As for surprises, there is one on nearly every page of the finished product. I am now convinced that art and music developed in exactly the same ways in every period—that musical temperament, for example, is the equivalent of perspective in painting. For me, that was a surprise. I stumbled on connections that amazed me: I found parallels, for example, between the ideas of Pythagoras, the philosophy of Giordano Bruno (who was burned at the stake by the Church for heresy), and the radical, pro-equal temperament musical ideas of Galileo’s father, Vincenzo. I also learned about Isaac Newton‘s belief that the natural tones of the musical scale match the distances between the colors of a rainbow, and probed his earnest attempt to settle the temperament argument (which ended in failure). I watched Jean-Jacques Rousseau, who managed to extend his anti-authoritarian social theories into the realm of music, gain the support of many eighteenth-century scientists in his fight against Rameau, the greatest advocate of equal temperament in his day. Following the trail of musical temperaments into every corner and side alley was like being on a mind-expanding roller coaster.
Molly Sheridan: Like politics and religion, there seems to have been an intense passion surrounding the temperament argument (enough to write a whole book about) that crossed religious and scientific disciplines. Do you think a musical argument could ever take on that scope today?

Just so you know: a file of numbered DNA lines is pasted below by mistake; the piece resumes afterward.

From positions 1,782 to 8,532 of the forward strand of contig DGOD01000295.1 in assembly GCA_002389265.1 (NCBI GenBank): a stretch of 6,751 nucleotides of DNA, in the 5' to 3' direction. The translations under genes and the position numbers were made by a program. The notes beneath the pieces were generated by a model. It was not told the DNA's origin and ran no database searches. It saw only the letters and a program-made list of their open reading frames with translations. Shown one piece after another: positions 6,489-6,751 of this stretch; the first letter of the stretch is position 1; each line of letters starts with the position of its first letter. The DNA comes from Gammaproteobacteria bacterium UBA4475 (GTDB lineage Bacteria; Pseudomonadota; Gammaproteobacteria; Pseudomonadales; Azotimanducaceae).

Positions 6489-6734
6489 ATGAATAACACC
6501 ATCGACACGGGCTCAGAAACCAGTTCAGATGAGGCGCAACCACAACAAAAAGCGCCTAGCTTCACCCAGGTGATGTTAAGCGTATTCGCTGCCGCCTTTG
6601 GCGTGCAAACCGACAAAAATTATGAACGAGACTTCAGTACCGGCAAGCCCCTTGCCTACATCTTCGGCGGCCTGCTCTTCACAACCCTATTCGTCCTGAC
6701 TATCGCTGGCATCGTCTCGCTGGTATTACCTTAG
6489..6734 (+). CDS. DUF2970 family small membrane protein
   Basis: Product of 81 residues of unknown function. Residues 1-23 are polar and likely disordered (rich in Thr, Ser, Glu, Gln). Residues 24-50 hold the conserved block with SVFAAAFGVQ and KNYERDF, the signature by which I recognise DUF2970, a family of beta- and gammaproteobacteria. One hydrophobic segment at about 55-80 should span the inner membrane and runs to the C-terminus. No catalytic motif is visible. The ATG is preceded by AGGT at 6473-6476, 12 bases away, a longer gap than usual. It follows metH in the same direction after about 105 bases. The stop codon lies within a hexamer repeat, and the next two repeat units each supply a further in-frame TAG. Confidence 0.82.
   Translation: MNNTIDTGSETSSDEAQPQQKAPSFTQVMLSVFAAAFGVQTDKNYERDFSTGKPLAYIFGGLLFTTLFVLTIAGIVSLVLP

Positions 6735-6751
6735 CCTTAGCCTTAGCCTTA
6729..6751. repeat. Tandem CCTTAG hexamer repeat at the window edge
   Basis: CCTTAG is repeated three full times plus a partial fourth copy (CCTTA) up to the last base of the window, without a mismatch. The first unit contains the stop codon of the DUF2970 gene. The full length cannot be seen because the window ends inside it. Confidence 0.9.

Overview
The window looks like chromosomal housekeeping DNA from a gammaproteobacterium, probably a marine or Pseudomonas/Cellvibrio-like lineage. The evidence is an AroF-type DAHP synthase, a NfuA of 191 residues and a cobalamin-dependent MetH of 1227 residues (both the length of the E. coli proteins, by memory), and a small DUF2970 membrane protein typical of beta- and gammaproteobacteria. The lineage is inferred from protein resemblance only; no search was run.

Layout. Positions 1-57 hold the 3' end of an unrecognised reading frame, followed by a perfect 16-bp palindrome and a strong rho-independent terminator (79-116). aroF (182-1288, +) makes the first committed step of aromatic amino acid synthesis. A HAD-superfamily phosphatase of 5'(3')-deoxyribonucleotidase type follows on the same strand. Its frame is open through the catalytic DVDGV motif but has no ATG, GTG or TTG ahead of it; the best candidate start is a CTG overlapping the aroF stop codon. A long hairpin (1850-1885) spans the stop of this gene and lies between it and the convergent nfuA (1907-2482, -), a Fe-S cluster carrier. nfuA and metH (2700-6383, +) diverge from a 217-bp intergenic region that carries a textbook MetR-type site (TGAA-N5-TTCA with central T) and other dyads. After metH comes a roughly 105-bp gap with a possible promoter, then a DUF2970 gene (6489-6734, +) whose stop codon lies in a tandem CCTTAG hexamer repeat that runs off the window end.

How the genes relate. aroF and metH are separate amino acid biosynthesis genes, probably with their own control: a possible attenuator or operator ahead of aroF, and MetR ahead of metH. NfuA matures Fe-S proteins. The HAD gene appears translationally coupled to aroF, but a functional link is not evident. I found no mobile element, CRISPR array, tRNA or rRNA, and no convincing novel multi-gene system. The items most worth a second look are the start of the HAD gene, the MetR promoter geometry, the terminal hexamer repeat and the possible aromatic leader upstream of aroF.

Stuart M. Isacoff: I think the closest we come is in the fight between those who write and appreciate 12-tone music and those who don’t. Arnold Schoenberg attempted to eliminate the distinction between consonance and dissonance—concepts that served as the foundation for hundreds of years of western musical composition. Those concepts are based on the idea of “natural law” in music.
Schoenberg felt he could substitute his own will for nature’s. And that philosophical argument very much mirrors the kind of dispute that took place over the introduction of equal temperament.
Molly Sheridan: Who do you expect to read this book? What audience were you writing it for?
Stuart M. Isacoff: I was writing for an audience that likes an intellectual adventure story. Basically, I wrote a book that I would have enjoyed reading if someone else had done it. There were, of course, some underlying messages I wanted to convey, such as my point of view that every facet of life’s experience is connected to every other facet. I think most writing about music fails to take that larger context into account. And I also wanted to get across to as many people as possible the idea that music is so much more than mere entertainment. It is as deep and vast as the universe itself.
Molly Sheridan: Have you played around with various tunings much yourself?
Stuart M. Isacoff: Very little. Only in the course of doing research for the book.
Molly Sheridan: You mention several composers working today using different tunings. What do you think the future holds for piano music using these variations? Would you expect more composers to be exploring this area?
Stuart M. Isacoff: In some ways, the modern piano is designed for equal temperament, and I love the sound of it. But there is plenty of room for experimentation. Michael Harrison is doing some amazing things on his “harmonic piano,” using tunings and temperaments of his own design. Other composers, such as Easley Blackwood, are writing fascinating music for equal temperaments that divide the octave into many more than 12 parts. And I know there are many other musicians working in the area of microtonal tuning. Especially with the proliferation of inventive software, I think there will be even more exploration in this area. Indeed, as the tonal vs. serial fight loses steam, temperament may be the next big thing.